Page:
Academic calendar information for returning students in 2020–21
Dear Rising Bates Sophomores, Juniors, and Seniors,
We write to provide an update on fall planning and recent steps taken to better position the college for our goal of having students return to campus in the fall, if we determine that it is safe to do so. While a more detailed communication about fall plans will be sent toward the end of this month, we did not want to delay in sharing some recent decisions with you.
These decisions carry a two-fold message. First, we seek to safeguard the traditional, residential Bates experience. At the same time, the Bates calendar, spaces, places, and policies may feel quite different to you in the fall.
Through prior communications and the recent virtual forum, many of you know that President Clayton Spencer and Dean of the Faculty Malcolm Hill appointed a Working Group to address the ongoing implications of the pandemic.
Composed of a Finance Team and Fall Planning Team, this group brings faculty and staff into a shared space for analysis and problem solving so that the college can make critical decisions in a timely manner while considering the effects of these decisions across the college.
In addition, the Fall Planning Team has been meeting, and will continue to meet, frequently with Bates College Student Government and other student constituencies to receive input and feedback on plans as they develop. We have also considered the input provided by students and parents from the online form that was shared in a previous communication.
Over the past seven weeks, the Working Group has carefully deliberated, pressure tested, and reflected on a range of scenarios and academic calendar models for the upcoming year. With public health, the student and faculty experience, and sustaining the college’s mission at the forefront of decision making related to the academic calendar, the Fall Planning Team recommended to the faculty and senior staff that Bates adjust its academic calendar in 2020–21 in order to offer our fall and winter semesters in the 2+2 format. On Monday, June 8, the Bates faculty voted to endorse this proposed 2+2 academic calendar.
The 2+2 semester plan will be in effect regardless of whether Bates conducts in-person or remote learning in 2020–21.
Here’s what 2+2 means: For the 2020–21 academic year, the fall and winter semesters will each comprise two 7.5-week modules, providing a full semester’s worth of content in a more intensified form. Students will typically take two classes at a time, for a total of four courses over the semester.
To provide some preliminary information about the calendar, we anticipate that the first day of classes will remain Sept. 2, 2020, and that fall semester will continue through Dec. 7, 2020. For winter semester, classes are currently scheduled to begin on Jan. 13, 2021, and end on April 19, 2021. Short Term classes are scheduled to begin on April 23, 2021, and end on May 18, 2021.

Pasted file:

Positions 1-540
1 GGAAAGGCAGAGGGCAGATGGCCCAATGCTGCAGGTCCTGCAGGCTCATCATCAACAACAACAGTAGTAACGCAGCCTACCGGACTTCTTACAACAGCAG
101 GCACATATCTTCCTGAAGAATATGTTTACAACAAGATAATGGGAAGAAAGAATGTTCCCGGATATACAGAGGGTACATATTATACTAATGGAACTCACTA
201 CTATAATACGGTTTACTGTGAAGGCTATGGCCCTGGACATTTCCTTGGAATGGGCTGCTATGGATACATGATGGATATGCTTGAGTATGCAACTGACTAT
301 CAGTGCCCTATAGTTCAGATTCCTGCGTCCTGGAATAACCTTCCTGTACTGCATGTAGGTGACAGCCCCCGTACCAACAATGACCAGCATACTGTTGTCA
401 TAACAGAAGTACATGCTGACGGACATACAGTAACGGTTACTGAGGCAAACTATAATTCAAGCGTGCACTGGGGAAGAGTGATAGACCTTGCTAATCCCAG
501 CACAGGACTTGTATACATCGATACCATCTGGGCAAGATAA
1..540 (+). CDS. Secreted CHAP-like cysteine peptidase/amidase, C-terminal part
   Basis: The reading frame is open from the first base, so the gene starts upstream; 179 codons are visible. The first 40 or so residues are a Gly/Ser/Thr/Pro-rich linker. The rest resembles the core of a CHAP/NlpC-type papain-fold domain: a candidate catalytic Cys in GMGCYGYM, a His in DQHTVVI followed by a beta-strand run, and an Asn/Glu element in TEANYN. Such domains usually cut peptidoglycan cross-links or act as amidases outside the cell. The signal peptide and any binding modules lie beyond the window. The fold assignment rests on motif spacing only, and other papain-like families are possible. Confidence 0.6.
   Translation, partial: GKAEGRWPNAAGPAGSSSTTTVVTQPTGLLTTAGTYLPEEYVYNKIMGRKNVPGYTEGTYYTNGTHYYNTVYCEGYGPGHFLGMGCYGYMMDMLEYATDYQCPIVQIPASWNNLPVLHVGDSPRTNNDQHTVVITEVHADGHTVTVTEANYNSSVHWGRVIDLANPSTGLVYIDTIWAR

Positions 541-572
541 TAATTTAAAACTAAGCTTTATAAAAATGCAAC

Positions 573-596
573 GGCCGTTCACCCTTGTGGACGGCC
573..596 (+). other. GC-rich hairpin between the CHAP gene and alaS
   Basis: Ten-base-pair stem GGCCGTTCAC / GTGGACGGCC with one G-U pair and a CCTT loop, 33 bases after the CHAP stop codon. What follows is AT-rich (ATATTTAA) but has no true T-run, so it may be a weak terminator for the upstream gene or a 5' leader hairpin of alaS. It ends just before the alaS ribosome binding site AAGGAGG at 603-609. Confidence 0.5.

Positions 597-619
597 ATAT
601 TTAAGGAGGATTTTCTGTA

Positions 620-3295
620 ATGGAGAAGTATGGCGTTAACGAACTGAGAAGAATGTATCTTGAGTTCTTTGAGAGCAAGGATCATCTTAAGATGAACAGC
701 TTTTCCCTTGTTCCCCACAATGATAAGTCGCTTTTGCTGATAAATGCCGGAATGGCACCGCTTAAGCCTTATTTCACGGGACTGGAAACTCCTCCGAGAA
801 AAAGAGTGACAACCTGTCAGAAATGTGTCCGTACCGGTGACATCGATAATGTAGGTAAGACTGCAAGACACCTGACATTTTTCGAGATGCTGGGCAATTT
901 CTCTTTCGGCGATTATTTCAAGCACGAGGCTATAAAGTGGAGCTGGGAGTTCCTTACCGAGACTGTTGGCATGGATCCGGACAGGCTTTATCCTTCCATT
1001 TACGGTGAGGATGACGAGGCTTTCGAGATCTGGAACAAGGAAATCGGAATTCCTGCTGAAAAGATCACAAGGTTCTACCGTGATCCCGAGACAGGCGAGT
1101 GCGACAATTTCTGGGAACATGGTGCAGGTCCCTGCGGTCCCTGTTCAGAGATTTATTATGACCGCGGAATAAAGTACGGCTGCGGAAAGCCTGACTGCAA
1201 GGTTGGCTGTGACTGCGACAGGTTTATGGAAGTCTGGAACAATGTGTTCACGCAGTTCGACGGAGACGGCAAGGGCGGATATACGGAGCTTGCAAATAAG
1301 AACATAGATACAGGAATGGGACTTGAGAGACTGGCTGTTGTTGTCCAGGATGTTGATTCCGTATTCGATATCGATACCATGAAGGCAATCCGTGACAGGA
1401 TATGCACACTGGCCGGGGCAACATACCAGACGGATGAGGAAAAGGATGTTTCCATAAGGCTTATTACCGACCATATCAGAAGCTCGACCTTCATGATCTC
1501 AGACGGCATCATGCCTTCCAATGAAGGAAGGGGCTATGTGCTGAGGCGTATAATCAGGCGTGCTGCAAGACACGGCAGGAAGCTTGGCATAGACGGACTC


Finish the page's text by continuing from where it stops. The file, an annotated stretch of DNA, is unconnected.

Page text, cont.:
This places Commencement on May 23, 2021, a week earlier than previously planned. We realize that families plan far ahead for Commencement and we apologize for any inconvenience. We hope that with this advance notice you will be able to adjust your plans.
Finally, and importantly, please know that should we return to on-campus operations in the fall, we expect to implement a schedule of phased return to campus due to public health considerations, and we ask that your arrival plans remain flexible. We are now creating a phased move-in plan; should it be determined that we will return to in-person learning, we will communicate specifics as soon as possible, hopefully by mid-July.
Under unprecedented circumstances, the 2+2 academic calendar offers both public health benefits and student experience benefits for the upcoming academic year.
Public health benefits of the 2+2 semester that mitigate COVID-19 transmission risk include:
- Reducing classroom person-to-person contact: Most students will take two classes instead of four, which reduces the number of class-based contacts, for faculty and students, in a classroom over any given day.
- Reducing of foot traffic in academic buildings: With typically two classes a day, the number of person-to-person contacts in academic buildings is reduced and consequently the likelihood of congestion within indoor corridors is reduced.
- Amplifying physical distancing: With less demand on classroom space at any one time, all classes will be able to more effectively physically distance between seats due to an increased availability of larger classrooms.
- Adding time between classes: There will likely be 30 minutes between all classes, which may result in less person-to-person contacts during class transitions and more time for sanitation if necessary.
- Improving student meal flow: The new course schedule (“the grid”) will enable the college to space out meals, particularly for lunch and dinner. Students will likely register for a meal time for lunch and dinner to reduce congestion and to adhere to state and federal regulations for dining.